Android and PlayStation Vita owners have felt the Music Unlimited love on their respective devices for quite some time now, but the Spotify / MOG / Rdio competitor has finally made its way to the App Store, bringing with it yet another option for streaming music on iOS. The free app appears to be optimized for iPhone and iPod touch (though it’s also compatible with iPad), and will enable on-the-go jammin’ with a $4-per-month Basic subscription over 3G, 4G or WiFi connections. You can pull in tunes from the millions of tracks in Sony’s collection, or access songs on your PC using the Music Sync service. The app is currently only available in the New Zealand App Store, but it’s expected to hit other Music Unlimited countries soon. For now, you can hit up the source link for the Kiwi App Store preview, or head over to the Music Unlimited site to sign up.
This has gotta be uncomfortable for the iPad. Now, Windows 8 tablet developers — or anyone, for that matter — can test their apps and play with the Microsoft’s Metro interface from within the confines of Apple’s ubiquitous tablet. The functionality is made possible by Splashtop, which is known for its remote desktop apps that are currently available for Android and iOS. It seems that a good amount of effort went into this application, known as the Win8 Metro Testbed, which offers the same swipe capabilities that will be available on a native system. This includes the ability to swipe from the left to switch apps, swipe from the right to reveal the Charms menu, and pull down from the top to close an application. Splashtop’s Win8 Metro Testbed is currently available for a promotional $24.99 in the iTunes App Store, whereafter it will sell for $49.99. You’ll find the full PR and a quick video tour of the app’s functionality after the break.
Go figure — Microsoft’s Courier project lives again… as an exclusive app on Apple’s iPad. FiftyThree, a company that features folks who previously worked on the aforesaid Courier initiative, has just put forth a monumental effort dubbed Paper. The app, which is available for free in the App Store, is a sophisticated sketchbook with a highly unique user interface that’s seemingly designed with the budding artist in mind. Put simply, the company feels that this app is “where ideas begin,” enabling users to capture mental light bulbs as sketches, diagrams, illustrations, notes or drawings before sharing them across the web.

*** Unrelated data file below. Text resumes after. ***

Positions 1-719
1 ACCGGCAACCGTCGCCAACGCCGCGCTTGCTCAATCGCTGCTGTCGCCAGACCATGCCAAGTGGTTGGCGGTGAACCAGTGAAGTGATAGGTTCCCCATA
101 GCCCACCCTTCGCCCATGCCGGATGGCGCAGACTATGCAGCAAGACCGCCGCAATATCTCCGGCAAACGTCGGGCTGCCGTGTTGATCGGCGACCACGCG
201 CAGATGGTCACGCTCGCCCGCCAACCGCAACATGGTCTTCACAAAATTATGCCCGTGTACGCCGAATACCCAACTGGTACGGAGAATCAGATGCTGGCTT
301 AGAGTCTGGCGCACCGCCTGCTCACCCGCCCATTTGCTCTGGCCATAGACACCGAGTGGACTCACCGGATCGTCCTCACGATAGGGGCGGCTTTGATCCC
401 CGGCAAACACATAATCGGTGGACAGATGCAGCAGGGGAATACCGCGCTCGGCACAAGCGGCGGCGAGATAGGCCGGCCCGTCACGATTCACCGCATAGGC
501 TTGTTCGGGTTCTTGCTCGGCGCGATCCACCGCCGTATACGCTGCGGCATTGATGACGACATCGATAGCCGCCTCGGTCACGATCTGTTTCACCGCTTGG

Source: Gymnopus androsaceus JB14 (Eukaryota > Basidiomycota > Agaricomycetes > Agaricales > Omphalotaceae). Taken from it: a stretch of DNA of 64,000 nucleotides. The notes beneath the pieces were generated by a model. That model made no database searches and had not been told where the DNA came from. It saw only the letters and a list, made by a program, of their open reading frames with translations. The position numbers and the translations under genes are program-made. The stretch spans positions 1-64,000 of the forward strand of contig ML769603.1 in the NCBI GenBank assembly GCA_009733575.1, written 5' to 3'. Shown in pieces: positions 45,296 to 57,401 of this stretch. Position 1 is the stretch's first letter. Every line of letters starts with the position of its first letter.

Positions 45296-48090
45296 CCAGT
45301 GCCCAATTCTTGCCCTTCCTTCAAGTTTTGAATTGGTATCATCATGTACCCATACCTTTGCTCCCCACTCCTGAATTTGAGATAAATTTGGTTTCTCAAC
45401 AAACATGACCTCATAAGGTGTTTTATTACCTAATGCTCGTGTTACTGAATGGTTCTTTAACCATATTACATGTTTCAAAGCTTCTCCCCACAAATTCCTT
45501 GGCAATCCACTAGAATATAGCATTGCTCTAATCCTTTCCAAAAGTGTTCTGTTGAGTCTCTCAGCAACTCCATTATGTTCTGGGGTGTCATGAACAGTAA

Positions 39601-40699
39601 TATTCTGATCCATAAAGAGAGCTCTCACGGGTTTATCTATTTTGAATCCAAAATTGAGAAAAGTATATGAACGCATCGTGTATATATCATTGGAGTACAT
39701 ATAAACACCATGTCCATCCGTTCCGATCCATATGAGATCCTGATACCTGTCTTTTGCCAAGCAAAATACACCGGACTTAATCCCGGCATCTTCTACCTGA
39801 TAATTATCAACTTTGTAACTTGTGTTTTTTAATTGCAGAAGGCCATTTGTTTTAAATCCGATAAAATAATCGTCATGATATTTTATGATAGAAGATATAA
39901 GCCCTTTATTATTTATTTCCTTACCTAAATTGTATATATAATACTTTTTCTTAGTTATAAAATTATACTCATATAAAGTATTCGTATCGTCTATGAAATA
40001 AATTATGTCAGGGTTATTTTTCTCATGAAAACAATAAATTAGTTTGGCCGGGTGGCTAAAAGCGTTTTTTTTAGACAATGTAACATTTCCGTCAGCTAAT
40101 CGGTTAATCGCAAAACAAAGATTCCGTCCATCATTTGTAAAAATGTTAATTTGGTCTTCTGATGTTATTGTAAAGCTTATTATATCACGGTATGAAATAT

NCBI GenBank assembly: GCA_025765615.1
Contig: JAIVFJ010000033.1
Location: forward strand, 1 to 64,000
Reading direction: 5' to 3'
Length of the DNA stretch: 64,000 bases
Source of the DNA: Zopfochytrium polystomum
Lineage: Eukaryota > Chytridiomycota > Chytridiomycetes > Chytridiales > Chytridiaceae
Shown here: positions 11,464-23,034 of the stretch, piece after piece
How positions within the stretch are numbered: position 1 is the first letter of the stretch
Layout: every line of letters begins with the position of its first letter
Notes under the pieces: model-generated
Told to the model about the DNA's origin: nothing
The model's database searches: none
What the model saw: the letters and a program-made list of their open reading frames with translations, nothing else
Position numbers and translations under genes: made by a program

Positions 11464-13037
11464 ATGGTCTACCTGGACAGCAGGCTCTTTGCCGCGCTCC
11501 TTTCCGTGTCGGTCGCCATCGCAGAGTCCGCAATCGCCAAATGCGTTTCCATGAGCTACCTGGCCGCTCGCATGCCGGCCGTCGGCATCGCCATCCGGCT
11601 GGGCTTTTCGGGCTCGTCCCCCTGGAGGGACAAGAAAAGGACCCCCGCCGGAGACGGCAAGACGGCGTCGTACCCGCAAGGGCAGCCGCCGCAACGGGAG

Of course, “free” only gets you in the door; in-app purchases ($2 per brush, for example) keeps the creators in business, but it’s unclear at this point if a paid edition will be offered for those who aren’t much on cherry-picking what they do and don’t want to pony up for. Not surprisingly, the app ships with native support for the new iPad’s Retina display, and while fingers are welcome, a capacitive stylus is recommended. Eager to see more? Peek the video just after the break, and get your download on in the source link.
Well that was quick. Apple has already done the courteous thing and offered up today’s full launch event for your viewing pleasure. Marvel at the new TV unit, be bamboozled by exactly how much money Apple is now making and gasp at the battery times of the new LTE iPad — all over again. Hit up Apple’s own events site below for the full show.
DirecTV debuted its iPad app in February with an impressive suite of remote control and content browsing options, but one of the few missing features was the ability to watch TV on it, which has now been added. Like similar apps from Cablevision and Time Warner Cable, v1.3.1 adds the ability to watch 38 channels live on the tablet, provided you’re connected to the same home network as your DirecTV Plus HD DVR. That home restriction, plus being limited to only live TV streams and not DVRed programming separates it from Sling’s apps, but at least it’s still a free add-on. If you want to watch recorded shows or take them on the go you’ll still need the Nomad box for that. Check below for a link to one of DBSTalk’s usual thorough walkthrough PDFs breaking down the new features, a few screengrabs sent in by a reader, and the complete channel list after the break.